33 thoughts on “June 27th: National PTSD Awareness Day

    1. Thank you so much for your feedback! It’s so important to be spreading awareness of this illness, especially during these crazy times!❤️


      1. You are certainly right about that. I mainly blog about mental health, so this was an awesome thing to read. My boyfriend has severe PTSD and I have to watch him go through this stuff on a daily and it just breaks my heart. Thank you for spreading awareness. 💜

        Liked by 1 person

      2. Well, mental health is an extremely crucial prompt to write about! I hope your boyfriend stays strong and its great that he has a support system like you! Hopefully we’ll have better treatments and help in the future for victims of PTSD!


  1. Dear Maddie,

    A very well written article. More people need to be aware that PTSD doesn’t just affect war vets. Having been treated for it myself, I understand. Thank you for spreading awareness.



    Liked by 1 person

    1. Wow! That’s actually incredibly fascinating. It makes sense that a woman would be showing PTSD symptoms after a traumatic event like the BP oil spill! Very interesting read & thank you so much for sharing!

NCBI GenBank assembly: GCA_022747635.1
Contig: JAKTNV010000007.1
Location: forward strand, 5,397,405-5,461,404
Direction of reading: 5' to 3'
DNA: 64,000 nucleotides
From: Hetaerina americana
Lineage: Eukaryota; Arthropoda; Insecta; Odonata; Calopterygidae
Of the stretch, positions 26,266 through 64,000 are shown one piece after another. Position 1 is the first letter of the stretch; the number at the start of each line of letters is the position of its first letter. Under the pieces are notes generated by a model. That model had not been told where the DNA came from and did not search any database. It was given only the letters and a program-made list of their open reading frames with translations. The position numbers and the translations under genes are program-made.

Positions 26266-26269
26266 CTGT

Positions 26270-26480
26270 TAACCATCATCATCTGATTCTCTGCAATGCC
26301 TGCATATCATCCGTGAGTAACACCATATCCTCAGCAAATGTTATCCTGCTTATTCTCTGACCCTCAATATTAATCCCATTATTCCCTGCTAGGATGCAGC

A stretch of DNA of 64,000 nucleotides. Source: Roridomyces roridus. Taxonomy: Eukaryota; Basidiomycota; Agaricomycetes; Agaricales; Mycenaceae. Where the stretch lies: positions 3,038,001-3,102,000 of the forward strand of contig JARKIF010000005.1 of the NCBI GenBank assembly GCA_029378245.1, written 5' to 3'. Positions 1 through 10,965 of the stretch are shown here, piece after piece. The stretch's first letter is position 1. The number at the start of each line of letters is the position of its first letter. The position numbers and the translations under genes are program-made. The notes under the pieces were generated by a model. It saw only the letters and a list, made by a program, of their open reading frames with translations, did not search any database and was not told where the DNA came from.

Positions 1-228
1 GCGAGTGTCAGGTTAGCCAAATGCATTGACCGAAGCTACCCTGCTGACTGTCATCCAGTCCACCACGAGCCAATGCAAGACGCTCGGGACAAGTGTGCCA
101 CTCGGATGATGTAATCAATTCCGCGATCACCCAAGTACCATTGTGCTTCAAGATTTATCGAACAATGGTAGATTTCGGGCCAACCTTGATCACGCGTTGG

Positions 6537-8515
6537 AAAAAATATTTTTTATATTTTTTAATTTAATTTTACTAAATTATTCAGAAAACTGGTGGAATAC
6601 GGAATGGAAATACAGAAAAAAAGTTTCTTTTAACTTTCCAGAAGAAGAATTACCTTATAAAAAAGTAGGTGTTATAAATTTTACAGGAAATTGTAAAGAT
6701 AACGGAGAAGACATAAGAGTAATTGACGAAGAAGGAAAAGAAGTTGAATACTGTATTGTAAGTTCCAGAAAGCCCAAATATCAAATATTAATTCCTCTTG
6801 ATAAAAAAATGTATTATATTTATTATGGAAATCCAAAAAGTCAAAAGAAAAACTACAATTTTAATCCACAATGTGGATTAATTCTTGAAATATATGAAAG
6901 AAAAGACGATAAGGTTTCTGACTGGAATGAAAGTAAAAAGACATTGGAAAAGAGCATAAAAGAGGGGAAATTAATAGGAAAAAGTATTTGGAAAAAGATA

Liked by 1 person

  2. A great article. When 2 of my docs told me they felt I was suffering from PTSD I argued because I am not a veteran nor was I in a severe accident. After seeking help and answering questions it was clear that I was indeed suffering from PTSD at the hands of a loved one. With months of therapy and self care I was doing so much better. A trigger sent me spiraling yesterday and I feel like I am almost back to square one. Back to getting help for me. Thanks for spreading the word.

    Liked by 1 person

    1. Thank you so much for sharing your story! I’ve suffered from PTSD as well from a recent car accident and I’m truly sending you all my love, support, and strength to get you through this! Stay strong and remember that you’re never alone! PTSD is so much more common than we think! (:

      Liked by 1 person

      1. Goodness, I can’t believe I wrote ‘hour’ instead of ‘your.’ This has been a challenging day. And now, it’s just after midnight my time, so yaay, the challenging day is over. I hope!

        Gotta let our two sweet rescue dogs out and back in. Then, bed! Good night.

        Liked by 1 person

  3. Lots of great information in one post! Thanks, I have forwarded it on to others who will appreciate the info too, and posed on Facebook.

    Liked by 1 person